Two Navy SEALs have been lost at sea for a week after a night mission near Somalia. The US hasn't given up hope.

A file image of Navy SEALs. U.S. Navy photo by Senior Chief Mass Communication Specialist Jayme Pastoric

Two Navy SEALs remain missing off the coast of Somalia after one fell into the water during a nighttime mission on January 11.

The pair were climbing aboard a vessel while on a mission in the Gulf of Aden when high waves knocked one into the sea, the AP reported.

The second SEAL jumped in after him as part of Navy SEAL protocol to help a comrade in danger, the report said, and they both vanished.

The US officials spoke to the AP on the condition of anonymity.

In a statement on Tuesday, General Michael Erik Kurilla, the commander of US Central Command, said: "We are conducting an exhaustive search for our missing teammates."

A defense official told BI on Friday morning that search-and-rescue operations were still ongoing.

The SEALs were part of a mission to seize Iranian-made missile components and warheads on a ship off the coast of Somalia when the incident occurred, CENTCOM said in Tuesday's statement.

CENTCOM described the ship as a dhow, which is a small boat often used in the Red Sea.

The SEALs set out from the USS Lewis B. Puller on a "complex" operation supported by helicopters and drones, CENTCOM said.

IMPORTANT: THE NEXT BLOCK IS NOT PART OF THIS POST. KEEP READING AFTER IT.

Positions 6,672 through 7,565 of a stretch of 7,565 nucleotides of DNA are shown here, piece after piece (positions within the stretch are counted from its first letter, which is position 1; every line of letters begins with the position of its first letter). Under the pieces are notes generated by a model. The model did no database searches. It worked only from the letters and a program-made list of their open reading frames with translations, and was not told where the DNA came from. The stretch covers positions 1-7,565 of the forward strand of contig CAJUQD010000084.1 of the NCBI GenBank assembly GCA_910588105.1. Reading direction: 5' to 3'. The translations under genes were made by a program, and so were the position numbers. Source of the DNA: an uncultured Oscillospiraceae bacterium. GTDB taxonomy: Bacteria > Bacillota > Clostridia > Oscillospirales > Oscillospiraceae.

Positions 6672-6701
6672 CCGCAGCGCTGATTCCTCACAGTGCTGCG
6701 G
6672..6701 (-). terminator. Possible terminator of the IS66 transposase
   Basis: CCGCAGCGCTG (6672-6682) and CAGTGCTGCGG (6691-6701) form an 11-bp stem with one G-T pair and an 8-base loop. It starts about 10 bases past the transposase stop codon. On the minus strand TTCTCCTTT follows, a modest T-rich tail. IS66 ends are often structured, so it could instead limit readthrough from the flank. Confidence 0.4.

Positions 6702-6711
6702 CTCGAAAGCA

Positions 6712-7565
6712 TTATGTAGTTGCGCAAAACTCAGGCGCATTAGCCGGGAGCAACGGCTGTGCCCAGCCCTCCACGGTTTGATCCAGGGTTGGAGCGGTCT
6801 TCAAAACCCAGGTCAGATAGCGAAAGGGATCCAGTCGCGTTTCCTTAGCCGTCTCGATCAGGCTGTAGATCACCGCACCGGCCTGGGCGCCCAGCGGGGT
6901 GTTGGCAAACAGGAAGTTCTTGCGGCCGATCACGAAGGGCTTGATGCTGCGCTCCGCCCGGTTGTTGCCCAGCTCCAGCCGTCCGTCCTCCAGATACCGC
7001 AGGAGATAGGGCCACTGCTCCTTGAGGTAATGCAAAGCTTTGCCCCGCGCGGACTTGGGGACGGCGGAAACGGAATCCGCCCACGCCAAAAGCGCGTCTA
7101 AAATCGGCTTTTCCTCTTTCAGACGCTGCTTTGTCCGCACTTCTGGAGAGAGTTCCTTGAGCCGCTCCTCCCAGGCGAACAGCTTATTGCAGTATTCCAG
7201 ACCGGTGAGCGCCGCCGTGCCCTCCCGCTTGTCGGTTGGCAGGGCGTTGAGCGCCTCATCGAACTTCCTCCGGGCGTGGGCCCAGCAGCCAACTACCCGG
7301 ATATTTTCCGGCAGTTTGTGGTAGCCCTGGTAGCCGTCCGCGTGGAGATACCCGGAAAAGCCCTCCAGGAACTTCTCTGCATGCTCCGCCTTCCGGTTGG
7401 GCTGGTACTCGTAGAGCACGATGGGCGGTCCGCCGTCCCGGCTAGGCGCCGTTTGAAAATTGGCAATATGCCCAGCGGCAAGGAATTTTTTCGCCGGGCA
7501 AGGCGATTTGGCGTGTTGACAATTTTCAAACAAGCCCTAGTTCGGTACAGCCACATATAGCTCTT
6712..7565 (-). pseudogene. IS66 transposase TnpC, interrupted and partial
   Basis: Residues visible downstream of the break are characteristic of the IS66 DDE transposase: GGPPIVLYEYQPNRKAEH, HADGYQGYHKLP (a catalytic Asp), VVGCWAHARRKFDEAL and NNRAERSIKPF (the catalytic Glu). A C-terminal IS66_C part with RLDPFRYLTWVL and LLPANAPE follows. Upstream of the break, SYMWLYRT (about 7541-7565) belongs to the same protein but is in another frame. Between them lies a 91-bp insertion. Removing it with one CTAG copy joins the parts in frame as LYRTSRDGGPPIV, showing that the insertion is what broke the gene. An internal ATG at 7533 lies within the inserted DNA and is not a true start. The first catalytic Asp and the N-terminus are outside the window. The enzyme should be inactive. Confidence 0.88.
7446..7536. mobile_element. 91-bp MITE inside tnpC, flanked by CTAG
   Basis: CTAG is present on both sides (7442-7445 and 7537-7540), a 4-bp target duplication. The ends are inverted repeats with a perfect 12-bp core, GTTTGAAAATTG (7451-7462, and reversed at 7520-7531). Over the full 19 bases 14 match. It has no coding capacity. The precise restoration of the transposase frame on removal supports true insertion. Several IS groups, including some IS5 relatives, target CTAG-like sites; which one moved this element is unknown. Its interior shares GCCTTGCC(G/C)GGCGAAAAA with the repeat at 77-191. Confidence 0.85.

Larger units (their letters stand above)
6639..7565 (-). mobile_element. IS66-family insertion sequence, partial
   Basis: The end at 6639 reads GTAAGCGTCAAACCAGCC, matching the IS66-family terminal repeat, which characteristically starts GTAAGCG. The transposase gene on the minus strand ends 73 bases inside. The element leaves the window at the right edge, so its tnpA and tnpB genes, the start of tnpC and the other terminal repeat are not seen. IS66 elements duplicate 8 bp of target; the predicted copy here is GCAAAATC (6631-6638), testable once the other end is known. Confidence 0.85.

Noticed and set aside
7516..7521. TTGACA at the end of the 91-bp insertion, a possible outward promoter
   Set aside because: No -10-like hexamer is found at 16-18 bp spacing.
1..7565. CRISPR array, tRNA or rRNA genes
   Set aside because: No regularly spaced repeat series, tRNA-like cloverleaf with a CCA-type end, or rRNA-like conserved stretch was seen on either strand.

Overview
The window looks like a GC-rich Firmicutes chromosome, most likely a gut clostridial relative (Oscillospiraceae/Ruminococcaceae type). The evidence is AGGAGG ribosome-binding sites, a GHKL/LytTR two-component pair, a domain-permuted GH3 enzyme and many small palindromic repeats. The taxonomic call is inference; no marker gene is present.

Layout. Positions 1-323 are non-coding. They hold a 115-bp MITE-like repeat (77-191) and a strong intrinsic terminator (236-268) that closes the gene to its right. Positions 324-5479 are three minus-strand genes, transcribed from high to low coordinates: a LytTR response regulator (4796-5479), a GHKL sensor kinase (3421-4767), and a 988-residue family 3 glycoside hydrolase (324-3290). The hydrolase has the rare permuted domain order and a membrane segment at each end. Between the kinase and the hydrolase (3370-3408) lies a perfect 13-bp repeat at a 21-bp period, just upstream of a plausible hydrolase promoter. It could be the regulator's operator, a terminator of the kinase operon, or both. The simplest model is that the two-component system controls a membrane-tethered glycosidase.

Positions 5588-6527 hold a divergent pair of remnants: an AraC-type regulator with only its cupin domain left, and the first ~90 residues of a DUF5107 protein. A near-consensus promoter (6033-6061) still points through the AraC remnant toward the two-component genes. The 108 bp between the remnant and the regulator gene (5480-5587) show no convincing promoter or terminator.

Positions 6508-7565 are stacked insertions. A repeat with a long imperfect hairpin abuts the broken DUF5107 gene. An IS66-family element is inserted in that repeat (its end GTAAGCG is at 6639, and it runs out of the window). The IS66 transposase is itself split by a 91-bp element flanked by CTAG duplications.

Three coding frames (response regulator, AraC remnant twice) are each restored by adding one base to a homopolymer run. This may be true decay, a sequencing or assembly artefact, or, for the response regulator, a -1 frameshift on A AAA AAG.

They traveled to the dhow using small combat craft piloted by naval special-warfare crew, AP reported on Monday, citing a US defense official.

Speaking to The Washington Post Monday, unnamed officials said that one of the SEALs slipped on a ladder while trying to board the dhow. The other dove in to assist their comrade, per the Post.

A dozen crew members on the dhow were taken into custody, the AP reported.

"Disposition of the 14 dhow crewmembers is being determined in accordance with international law," CENTCOM said. It said the dhow was sunk after being deemed unsafe.

The accident happened around 8 p.m. local time, per AP.

The Gulf of Aden has been a focal point of Navy activity in recent weeks.

Officials initially told the AP and The Washington Post that the incident wasn't related to the ongoing United States response to Houthi-led attacks on shipping in the Red Sea or to Iran seizing an oil tanker.

On Sunday, the National Security Council spokesperson John Kirby told CBS's "Face The Nation" that the search was "still ongoing" and that the vessel had been involved in a "normal interdiction" operation to try to disrupt the flow of weapon supplies to Yemen.

"It's not related to the strikes that we took against the Houthis," he said.

But in its statement on Tuesday CENTCOM said that the US believes the seized weapons were being used by the Houthis in their attacks on commercial shipping.

Two US officials earlier gave a similar account to the Post.

The Post reported that the US forces often worked with other nations on counter-piracy missions in the area, which sometimes included boarding vessels.

The AP reported that the US Navy often conducted such missions to intercept weapons on ships heading for Houthi-controlled Yemen.

CENTCOM on Tuesday said the mission was the first seizure of lethal Iranian-supplied weapons from the Houthis since the attacks began in November last year.

It also described it as "the first seizure of advanced Iranian-manufactured ballistic missile and cruise missile components by the US Navy since November 2019."

Business Insider

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